Tag Archives: groceries

A Saturday Night

Scene: Montrose Whole Foods. I am pushing an overflowing little red cart of a particular “customer in training” that abandoned her training duties. Ben is chasing after aforementioned customer, trying to keep her from wreaking havoc. “Customer in training” is trying to pull down every single water bottle (why do they have so many?) and generally being squiggly and noncompliant.

Enter a young couple.

Ben: “Oh look at them with their beer and their wine and their no kids.”

Me: “And we’re trying to make more.”

Our Garden, Three Years Later

Our lime tree is growing, just not any limes.


Our fig tree is a much taller stick, with occasional leaves and fruit that never ripens before falling off the branches.


Our avocado tree died, twice.


Our compost bin is quite literally a feeding trough for rats.

Our rain barrels are cracking under the weight of all the water they are collecting for our non-use.


Our garden beds are weedy, but that trooper of our rosemary plant continues to bring its aromatic gifts to the table.



I tried to plant a much too belated spring/summer garden after our first winter success.

jalapeño plant

baby tomatoes

basil plant

However, the shade and the drought and my all-day sickness meant it ended up a pile of weeds.

Last fall we tried again, with friends, and were met with the same fate.

Here’s the thing. I don’t like gardening. Ben has no interest in it. Bugs gross me out, a lot, and I’d rather sit on the couch and watch The West Wing than tend to the garden on a daily basis. I do love the idea of a garden though, oh so very much.

I’ve decided the idea is not enough to continue my fruitless investments. Organic soil and compost and fertilizer and plants add up to quite a bit of change, especially when there no return on the investment. Yes, if we had rich soil and used our compost to actually create that brown gold instead of feeding vermin and grew our plants from seeds and everything actually grew, yes, it would be quite a frugal endeavor. Not to mention all the positive environmental implications.

However, for $650 I can order a share of local produce from our co-op every other week. For $260 we can buy a dozen fresh yard eggs every week.  It is almost exactly what we need, and I have minimal encounters with bugs. And so this is what we are doing.

Someday, maybe this spring, I’ll clean up the beds and plant a thing or two. Not for real ambition, for Leila. I want her to see how we get the stuff on our plates and take an interest in the nuances of growing it. Plus what kid doesn’t enjoy playing the dirt, with bugs? Who knows, maybe she’ll get the hang of it, and we can have that amazing garden after all.

How To Eat Your Veggies, September

For a long time I religiously ordered one medium share and one fruit share from the co-op. I came. I picked them up, filled out an order for the following week, paid for them and left. No thinking required. I ate most of the veggies. Ben ate most of the fruit. After my first trimester aversion to basil and utter fatigue at the mere thought of washing dozens of veggies last summer, I quit ordering. Lots of produce died before I finally took a break. Then I began volunteering and my passion for produce came back with a vengeance. I found it impossible to spend four or more hours around the beautiful bounty every week without greedily wanting to hoard it all. I kept upping the weekly ordering ante. I did not want to waste a single leaf, but I did not want to walk out of the space each week without handfuls of greens even more. I ate, a lot. Eventually though I would finally give quite of a few poor, rotted greens over to the compost to rest in peace.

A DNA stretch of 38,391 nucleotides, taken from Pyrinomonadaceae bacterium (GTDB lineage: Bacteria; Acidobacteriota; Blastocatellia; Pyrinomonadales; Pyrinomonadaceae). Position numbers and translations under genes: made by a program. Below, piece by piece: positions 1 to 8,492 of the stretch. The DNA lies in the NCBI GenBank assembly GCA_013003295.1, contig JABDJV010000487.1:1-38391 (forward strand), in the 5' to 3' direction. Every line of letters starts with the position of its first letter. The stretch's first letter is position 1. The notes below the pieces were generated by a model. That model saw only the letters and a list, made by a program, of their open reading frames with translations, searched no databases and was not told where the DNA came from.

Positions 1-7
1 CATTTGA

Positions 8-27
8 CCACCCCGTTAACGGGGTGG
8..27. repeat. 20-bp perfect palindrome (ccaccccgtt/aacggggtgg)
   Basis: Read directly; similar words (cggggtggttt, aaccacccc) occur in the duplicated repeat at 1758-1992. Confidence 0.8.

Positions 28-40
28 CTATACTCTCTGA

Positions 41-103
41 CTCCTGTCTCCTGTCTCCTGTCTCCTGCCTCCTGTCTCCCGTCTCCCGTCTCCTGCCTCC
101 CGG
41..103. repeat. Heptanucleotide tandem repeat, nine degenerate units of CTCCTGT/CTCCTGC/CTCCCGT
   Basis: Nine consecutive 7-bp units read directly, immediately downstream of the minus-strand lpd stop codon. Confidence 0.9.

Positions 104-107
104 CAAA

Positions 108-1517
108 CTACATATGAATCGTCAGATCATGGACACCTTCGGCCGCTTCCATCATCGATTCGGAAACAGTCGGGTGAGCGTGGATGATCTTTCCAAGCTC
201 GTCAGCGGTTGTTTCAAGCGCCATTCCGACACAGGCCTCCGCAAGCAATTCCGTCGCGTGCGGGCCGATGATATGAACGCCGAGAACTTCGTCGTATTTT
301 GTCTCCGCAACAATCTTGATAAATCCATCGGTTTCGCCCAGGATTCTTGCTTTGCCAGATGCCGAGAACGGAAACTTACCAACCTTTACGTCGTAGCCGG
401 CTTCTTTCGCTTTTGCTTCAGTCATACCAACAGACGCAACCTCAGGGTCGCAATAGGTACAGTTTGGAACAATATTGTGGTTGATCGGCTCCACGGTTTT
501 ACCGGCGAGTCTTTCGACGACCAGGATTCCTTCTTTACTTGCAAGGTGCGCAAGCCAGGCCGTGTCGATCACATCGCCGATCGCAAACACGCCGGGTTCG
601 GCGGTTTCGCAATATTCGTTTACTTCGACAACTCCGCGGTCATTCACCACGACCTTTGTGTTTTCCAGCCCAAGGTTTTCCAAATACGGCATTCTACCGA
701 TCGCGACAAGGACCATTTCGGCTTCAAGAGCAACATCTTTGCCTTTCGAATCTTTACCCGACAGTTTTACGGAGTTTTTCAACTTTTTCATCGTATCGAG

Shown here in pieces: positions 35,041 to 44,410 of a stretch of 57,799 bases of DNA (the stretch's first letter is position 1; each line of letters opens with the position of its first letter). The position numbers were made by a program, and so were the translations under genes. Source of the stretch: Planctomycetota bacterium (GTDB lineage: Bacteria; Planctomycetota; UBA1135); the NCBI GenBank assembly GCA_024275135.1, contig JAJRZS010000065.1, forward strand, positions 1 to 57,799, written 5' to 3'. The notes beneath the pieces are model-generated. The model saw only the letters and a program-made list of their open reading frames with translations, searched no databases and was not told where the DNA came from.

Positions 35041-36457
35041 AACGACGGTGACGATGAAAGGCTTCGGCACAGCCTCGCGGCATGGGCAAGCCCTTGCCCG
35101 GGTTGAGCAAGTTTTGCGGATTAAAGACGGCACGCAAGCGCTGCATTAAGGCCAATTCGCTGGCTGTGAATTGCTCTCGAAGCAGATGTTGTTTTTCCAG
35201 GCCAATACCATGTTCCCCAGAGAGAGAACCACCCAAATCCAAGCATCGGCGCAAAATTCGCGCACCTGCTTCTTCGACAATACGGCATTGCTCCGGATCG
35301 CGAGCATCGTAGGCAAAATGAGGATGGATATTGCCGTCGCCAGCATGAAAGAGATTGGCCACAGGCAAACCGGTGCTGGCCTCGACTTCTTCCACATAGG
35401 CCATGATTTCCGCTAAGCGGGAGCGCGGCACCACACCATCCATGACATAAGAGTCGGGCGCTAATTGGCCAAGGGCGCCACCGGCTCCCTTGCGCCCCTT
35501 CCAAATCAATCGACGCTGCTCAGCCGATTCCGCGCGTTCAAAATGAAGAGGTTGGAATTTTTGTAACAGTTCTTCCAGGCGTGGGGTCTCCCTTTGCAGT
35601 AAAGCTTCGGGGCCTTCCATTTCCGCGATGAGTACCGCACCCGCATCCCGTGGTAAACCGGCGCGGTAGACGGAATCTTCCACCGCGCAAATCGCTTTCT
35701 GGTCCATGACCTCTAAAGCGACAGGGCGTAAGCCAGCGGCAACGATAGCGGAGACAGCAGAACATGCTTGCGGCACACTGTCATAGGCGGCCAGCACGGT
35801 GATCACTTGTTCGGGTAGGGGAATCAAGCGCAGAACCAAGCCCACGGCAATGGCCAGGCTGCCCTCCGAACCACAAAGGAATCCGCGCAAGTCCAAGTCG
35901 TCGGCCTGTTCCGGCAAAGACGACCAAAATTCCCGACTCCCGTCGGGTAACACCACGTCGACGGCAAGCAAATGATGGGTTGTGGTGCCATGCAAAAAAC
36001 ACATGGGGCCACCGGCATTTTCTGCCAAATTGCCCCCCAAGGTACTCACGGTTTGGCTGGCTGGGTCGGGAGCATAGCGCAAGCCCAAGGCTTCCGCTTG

Between Leila’s birth and our summer sabbatical I became a bit more conscientious of our consumption. It involved more thinking and less compulsive binge veggie buying. I thought I’d share some of my produce intentions. One of my favorite things about the co-op is the near constant discussion of all things food, and I wanted to keep that going here, at least for this afternoon.

Currently filling our crisper drawers & counter (and what I plan on doing with them):


– 7 beets (roasted in oven, tossed with walnuts and goat cheese for a light 1/2 lunch)

2 bell peppers* (Gingery Quinoa-Stuffed Acorn Squash, allrecipes)

1/2 small head, green cabbage (Blue Cheese Cole Slaw, Barefoot Contessa)

1/2 small head, red cabbage (Blue Cheese Cole Slaw, Barefoot Contessa)

1/2 bunch, parsley (Blue Cheese Cole Slaw, Barefoot Contessa)

– 2-3 carrots

– 1 small bag baby carrots

– 2 kiwi (plain)

– 2 lemons (squeezed into water)

1/8 small seedless watermelon* (plain)

1 yellow onion (Gingery Quinoa-Stuffed Acorn Squash, allrecipes)

2 acorn squash* (Gingery Quinoa-Stuffed Acorn Squash, allrecipes)


green leaf lettuce, 2 bunches (base of Caesar salad)

16 white button mushrooms* (Stuffed Mushrooms, Real Simple)

3 portobella mushrooms* (Crispy Portobello Mushroom Fries, How Sweet It Is)

– 2 red potatoes* (roasted – preheat oven to 425; wash & dry potatoes, dice and toss with 1 T olive oil and Tony Chachere’s; roast for 40 min, turning once)

– 1 lb okra* (blackened – heat 2 T unsalted butter in cast iron skillet; wash & dry okra, slice and cook in pan until brown and slightly charred; toss with Tony Chachere’s)

– 4 avocados (1 mashed for Leila; 3 in and on whatever strikes my fancy)

1 red onion (with leftover BBQ chicken in Stovetop BBQ Chicken Mac and Cheese, How Sweet It Is)

– 2 pints cherry tomatoes (roasted and tossed with pasta and/or tossed in aforementioned salad)

– breakfast radishes (plain)

– blueberries (plain or on cereal)

– 3 lemons (squeezed into water)

– 2 kiwi (plain)

– 2 oranges (plain)

pineapple (plain)


– 2 lemons

– 2 small tomatoes

– handful of lettuce

You’ll have to trust me when I say it’s pretty because I only did not have the energy to snap a quick photo of the stuff. Maybe next time.